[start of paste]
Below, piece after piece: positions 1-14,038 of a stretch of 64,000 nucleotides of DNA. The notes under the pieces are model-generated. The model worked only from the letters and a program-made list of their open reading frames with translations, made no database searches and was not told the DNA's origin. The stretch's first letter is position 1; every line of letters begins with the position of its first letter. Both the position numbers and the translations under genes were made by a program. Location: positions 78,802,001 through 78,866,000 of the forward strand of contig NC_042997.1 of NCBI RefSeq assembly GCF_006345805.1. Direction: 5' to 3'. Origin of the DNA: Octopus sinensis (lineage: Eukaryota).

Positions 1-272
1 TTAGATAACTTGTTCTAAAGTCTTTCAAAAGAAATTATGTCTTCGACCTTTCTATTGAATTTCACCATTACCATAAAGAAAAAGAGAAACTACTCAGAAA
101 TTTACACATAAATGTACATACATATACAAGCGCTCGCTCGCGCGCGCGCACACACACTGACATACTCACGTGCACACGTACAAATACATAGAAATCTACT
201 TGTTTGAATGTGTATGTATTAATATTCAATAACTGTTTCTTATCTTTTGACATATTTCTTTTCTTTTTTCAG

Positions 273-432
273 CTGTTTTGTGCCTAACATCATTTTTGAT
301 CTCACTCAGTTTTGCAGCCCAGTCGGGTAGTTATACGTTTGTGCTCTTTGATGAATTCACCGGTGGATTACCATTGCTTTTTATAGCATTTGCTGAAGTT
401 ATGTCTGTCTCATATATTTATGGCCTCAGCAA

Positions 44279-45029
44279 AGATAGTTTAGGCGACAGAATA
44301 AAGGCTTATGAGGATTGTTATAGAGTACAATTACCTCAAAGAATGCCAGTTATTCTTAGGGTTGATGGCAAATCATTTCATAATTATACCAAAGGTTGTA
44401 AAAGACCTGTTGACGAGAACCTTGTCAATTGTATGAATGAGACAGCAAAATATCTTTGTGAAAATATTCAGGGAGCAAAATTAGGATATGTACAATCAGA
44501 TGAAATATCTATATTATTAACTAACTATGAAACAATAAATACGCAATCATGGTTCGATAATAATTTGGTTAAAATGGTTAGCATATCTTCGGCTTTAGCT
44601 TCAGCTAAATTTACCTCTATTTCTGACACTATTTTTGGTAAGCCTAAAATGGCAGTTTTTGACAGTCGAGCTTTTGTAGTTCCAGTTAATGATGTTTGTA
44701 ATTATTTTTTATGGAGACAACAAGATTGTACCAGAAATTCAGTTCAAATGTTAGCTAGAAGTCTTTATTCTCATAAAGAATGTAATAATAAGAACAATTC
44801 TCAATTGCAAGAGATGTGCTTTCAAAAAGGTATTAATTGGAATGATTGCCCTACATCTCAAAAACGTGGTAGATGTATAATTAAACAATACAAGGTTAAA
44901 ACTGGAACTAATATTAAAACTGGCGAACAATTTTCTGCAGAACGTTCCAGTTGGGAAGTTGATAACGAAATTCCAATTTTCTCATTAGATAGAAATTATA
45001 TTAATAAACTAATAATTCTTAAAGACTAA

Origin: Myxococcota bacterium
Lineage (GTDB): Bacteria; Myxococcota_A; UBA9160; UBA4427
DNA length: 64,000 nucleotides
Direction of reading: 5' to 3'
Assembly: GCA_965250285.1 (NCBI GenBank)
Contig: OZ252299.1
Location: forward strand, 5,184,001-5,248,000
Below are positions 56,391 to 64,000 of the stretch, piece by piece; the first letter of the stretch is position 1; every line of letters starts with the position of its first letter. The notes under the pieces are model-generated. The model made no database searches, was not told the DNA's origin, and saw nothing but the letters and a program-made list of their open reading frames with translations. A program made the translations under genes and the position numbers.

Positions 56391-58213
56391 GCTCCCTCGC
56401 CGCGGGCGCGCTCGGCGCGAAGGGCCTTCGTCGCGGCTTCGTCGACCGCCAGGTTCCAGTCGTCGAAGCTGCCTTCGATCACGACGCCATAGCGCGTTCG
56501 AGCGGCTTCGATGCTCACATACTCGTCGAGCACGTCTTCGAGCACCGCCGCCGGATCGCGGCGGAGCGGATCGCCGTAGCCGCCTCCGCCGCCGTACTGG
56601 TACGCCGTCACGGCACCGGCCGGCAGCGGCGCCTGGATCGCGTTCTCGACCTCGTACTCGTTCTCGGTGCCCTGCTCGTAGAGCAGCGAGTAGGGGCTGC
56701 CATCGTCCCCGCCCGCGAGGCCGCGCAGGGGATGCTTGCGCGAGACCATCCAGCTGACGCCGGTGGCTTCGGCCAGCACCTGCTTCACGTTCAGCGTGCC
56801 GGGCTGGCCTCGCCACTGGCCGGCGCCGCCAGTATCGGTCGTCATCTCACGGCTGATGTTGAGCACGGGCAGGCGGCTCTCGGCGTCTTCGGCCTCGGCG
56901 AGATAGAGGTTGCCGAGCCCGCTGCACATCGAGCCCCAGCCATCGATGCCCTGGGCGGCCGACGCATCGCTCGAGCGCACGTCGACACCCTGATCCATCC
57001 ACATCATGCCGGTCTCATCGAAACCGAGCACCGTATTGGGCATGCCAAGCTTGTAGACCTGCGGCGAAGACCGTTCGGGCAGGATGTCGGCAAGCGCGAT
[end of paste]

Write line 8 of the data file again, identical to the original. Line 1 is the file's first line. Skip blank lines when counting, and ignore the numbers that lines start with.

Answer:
301 CTCACTCAGTTTTGCAGCCCAGTCGGGTAGTTATACGTTTGTGCTCTTTGATGAATTCACCGGTGGATTACCATTGCTTTTTATAGCATTTGCTGAAGTT